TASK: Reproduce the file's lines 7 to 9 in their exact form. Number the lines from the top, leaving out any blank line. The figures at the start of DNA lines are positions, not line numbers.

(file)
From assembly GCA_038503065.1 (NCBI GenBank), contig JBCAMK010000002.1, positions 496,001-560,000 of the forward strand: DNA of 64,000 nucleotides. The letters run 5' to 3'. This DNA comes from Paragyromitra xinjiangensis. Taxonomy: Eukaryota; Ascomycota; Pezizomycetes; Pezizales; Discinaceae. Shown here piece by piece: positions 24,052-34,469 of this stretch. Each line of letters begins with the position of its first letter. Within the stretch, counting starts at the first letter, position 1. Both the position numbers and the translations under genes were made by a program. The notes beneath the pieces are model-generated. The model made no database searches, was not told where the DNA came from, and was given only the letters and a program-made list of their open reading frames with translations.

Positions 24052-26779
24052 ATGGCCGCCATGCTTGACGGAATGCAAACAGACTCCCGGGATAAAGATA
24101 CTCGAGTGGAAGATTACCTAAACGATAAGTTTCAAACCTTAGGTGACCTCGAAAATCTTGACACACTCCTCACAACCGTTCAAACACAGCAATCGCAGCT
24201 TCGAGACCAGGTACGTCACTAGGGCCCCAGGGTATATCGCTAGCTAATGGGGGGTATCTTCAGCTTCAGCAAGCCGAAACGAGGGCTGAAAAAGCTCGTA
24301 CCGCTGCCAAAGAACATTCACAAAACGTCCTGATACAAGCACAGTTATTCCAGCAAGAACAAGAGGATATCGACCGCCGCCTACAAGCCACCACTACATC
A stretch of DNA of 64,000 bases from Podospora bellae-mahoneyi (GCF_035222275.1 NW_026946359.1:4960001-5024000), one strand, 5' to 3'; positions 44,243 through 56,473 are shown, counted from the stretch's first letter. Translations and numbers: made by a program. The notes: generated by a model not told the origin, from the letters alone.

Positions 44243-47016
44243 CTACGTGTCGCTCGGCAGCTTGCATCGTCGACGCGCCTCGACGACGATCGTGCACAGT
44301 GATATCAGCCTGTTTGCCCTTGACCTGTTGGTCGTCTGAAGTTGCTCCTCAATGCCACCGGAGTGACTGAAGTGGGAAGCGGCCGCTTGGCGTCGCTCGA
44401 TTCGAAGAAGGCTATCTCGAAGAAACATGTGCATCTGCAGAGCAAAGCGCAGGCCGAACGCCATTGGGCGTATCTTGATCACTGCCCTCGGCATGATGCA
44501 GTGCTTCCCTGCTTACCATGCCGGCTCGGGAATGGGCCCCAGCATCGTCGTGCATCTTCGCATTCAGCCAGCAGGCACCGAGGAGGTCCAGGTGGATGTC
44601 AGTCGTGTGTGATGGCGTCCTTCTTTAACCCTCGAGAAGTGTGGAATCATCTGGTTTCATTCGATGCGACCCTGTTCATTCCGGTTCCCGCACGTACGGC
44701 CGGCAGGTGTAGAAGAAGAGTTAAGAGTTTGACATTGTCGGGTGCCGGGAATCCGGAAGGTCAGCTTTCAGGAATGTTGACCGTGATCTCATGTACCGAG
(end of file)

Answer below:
A stretch of DNA of 64,000 bases from Podospora bellae-mahoneyi (GCF_035222275.1 NW_026946359.1:4960001-5024000), one strand, 5' to 3'; positions 44,243 through 56,473 are shown, counted from the stretch's first letter. Translations and numbers: made by a program. The notes: generated by a model not told the origin, from the letters alone.

Positions 44243-47016
44243 CTACGTGTCGCTCGGCAGCTTGCATCGTCGACGCGCCTCGACGACGATCGTGCACAGT